Francis Ford Coppola Slams Studios After He Self-Financed Megalopolis

Francis Ford Coppola shared his thoughts on the current studio system at the Cannes Film Festival press conference for his self-financed epic “Megalopolis,” saying they may not exist much longer.

“I worry that the film industry has become more about hiring people to take care of their debts because the studios are very, very in debt. And the job is not so much to make good films, the job is to make sure they pay their debts,” Coppola said in response to a question from Variety. “Obviously the new companies like Amazon, Apple and Microsoft have a lot of money, so it could be that the studios we’ve known for so long, some wonderful, won’t be around in the future.”

The journalist also touched on the political topic, when Coppola was asked if the film was a commentary on Donald Trump, prompting him to share his thoughts on the current state of American politics.

“Men like Donald Trump are not in charge right now, but there is a trend in the world toward a more neo-right, even fascist, tradition, which is scary because anyone who lived through World War II has given the horrors that took place. place and we don’t want that to happen again,” Coppola said. “Again, I think it’s the role of the artist, of films, to shine a light on what’s happening in the world.”

“Jon, you have different political views,” Coppola then said in a moment that drew laughter from reporters. Voight replied, “How did you find out about that?”

Coppola continued: “If I may say so, one of the hallmarks of our wonderful casting is that it reflects all kinds of political ideas. It’s not a single concept.

The sci-fi epic divided Cannes audiences during its Thursday night premiere, earning a seven-minute standing ovation but also sparking widespread chatter over its multitude of shocking scenes, including a deepfake sex tape featuring Adam Driver , Shia LaBeouf playing a Trumpian. character who sometimes dresses in drag and the evil dominatrix of Aubrey Plaza.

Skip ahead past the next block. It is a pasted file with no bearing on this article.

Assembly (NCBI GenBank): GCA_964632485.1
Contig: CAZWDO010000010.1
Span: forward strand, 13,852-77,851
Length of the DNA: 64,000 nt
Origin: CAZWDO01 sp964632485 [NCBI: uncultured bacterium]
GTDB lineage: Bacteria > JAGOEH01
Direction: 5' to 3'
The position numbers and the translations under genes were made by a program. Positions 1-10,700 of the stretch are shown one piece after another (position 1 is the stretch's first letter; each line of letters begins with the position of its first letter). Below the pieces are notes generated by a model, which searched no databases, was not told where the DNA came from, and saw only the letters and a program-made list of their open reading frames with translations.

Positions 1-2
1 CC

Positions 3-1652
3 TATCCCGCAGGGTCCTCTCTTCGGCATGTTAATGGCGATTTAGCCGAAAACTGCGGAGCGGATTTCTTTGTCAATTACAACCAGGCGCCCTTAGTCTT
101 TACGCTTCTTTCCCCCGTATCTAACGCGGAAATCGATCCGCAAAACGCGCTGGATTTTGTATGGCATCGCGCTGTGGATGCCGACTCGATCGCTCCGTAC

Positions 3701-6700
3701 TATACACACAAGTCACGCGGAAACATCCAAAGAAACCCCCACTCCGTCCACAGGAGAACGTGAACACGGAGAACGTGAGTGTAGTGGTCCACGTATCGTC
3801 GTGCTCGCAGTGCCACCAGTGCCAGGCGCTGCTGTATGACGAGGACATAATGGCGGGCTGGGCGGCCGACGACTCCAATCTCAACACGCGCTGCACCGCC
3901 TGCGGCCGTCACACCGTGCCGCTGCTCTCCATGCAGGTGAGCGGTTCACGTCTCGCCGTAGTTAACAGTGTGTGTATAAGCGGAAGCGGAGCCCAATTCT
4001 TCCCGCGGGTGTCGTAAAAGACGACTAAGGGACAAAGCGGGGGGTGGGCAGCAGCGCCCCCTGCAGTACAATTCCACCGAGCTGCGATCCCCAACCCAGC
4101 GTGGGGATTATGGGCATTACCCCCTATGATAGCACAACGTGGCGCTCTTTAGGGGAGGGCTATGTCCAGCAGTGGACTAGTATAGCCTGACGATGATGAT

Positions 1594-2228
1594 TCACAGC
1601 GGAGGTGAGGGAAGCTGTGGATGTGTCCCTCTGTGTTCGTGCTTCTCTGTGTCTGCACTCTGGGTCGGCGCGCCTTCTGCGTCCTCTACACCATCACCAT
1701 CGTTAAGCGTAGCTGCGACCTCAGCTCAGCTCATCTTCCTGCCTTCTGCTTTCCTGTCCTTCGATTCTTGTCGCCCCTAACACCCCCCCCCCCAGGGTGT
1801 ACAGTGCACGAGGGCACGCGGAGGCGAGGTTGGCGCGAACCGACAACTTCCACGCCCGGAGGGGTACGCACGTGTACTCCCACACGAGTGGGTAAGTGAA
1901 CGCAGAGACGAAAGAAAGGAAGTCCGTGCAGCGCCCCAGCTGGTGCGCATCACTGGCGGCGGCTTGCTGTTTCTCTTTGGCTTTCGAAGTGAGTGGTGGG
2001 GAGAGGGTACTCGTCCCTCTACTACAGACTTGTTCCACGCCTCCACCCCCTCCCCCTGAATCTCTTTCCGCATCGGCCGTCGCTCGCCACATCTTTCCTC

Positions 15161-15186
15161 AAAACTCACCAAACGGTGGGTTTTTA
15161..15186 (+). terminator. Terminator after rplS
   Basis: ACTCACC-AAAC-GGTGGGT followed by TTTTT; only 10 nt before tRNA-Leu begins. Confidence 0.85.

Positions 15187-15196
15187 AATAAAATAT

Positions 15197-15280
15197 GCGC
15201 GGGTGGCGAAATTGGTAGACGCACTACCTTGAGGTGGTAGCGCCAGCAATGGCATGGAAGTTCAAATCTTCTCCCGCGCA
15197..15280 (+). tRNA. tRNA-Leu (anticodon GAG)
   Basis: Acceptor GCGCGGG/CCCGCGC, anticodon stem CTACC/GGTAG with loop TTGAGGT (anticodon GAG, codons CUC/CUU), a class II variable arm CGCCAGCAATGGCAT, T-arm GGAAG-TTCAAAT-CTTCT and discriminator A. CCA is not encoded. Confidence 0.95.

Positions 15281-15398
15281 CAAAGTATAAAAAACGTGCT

LaBeouf, whose biggest performance in the theater at the film’s premiere, was noticeably absent from Friday’s press conference. Beyond Coppola, the cast and crew in attendance included Driver, Plaza, Nathalie Emmanuel, Giancarlo Esposito, Laurence Fishburne, Jon Voight, Coppola’s granddaughter Romy Mars, Talia Shire, producer Roman Coppola and director by photography Mihai Malaimare Jr.

Reviews for “Megalopolis” were mixed, with Variety Chief film critic Peter Debruge writes that the film “is downright impressive in places and a downright horror in others, until you step back and try to take it all in.”

Coppola has been trying to make “Megalopolis” for decades, ultimately using $120 million of his own money from his wine empire to produce the film. Controversy surrounded the film before its premiere, as its expense and seemingly muted reactions to early screenings made its distribution difficult.

A Guardian report also noted chaos on set, including Coppola’s behavior towards women, including attempting to kiss extras to “get them in the mood” for a nightclub scene. Coppola has not responded to the allegations, but co-executive producer Darren Demeter defended the director in a statement to the Guardian, saying Coppola kissed some extras on the cheek in a friendly manner, but that no one ever told him that the behavior Coppola was making them uncomfortable.

“Megalopolis” is the 85-year-old director’s first film in more than a decade, since 2011’s “Twixt.” It follows architect Cesar Catilina (Driver), who, after an accident, destroys a New York metropolis, strives to rebuild it into a lasting utopia. Corrupt Mayor Franklyn Cicero (Esposito) defies Cesar and wants to stick to the status quo, but his daughter Julia (Nathalie Emmanuel) comes between the two men.

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News Source : variety.com


With a penchant for words, Eleon Smith began writing at an early age. As editor-in-chief of his high school newspaper, he honed his skills telling impactful stories. Smith went on to study journalism at Columbia University, where he graduated top of his class. After interning at the New York Times, Smith landed a role as a news writer. Over the past decade, he has covered major events like presidential elections and natural disasters. His ability to craft compelling narratives that capture the human experience has earned him acclaim. Though writing is his passion, Eleon also enjoys hiking, cooking and reading historical fiction in his free time. With an eye for detail and knack for storytelling, he continues making his mark at the forefront of journalism.
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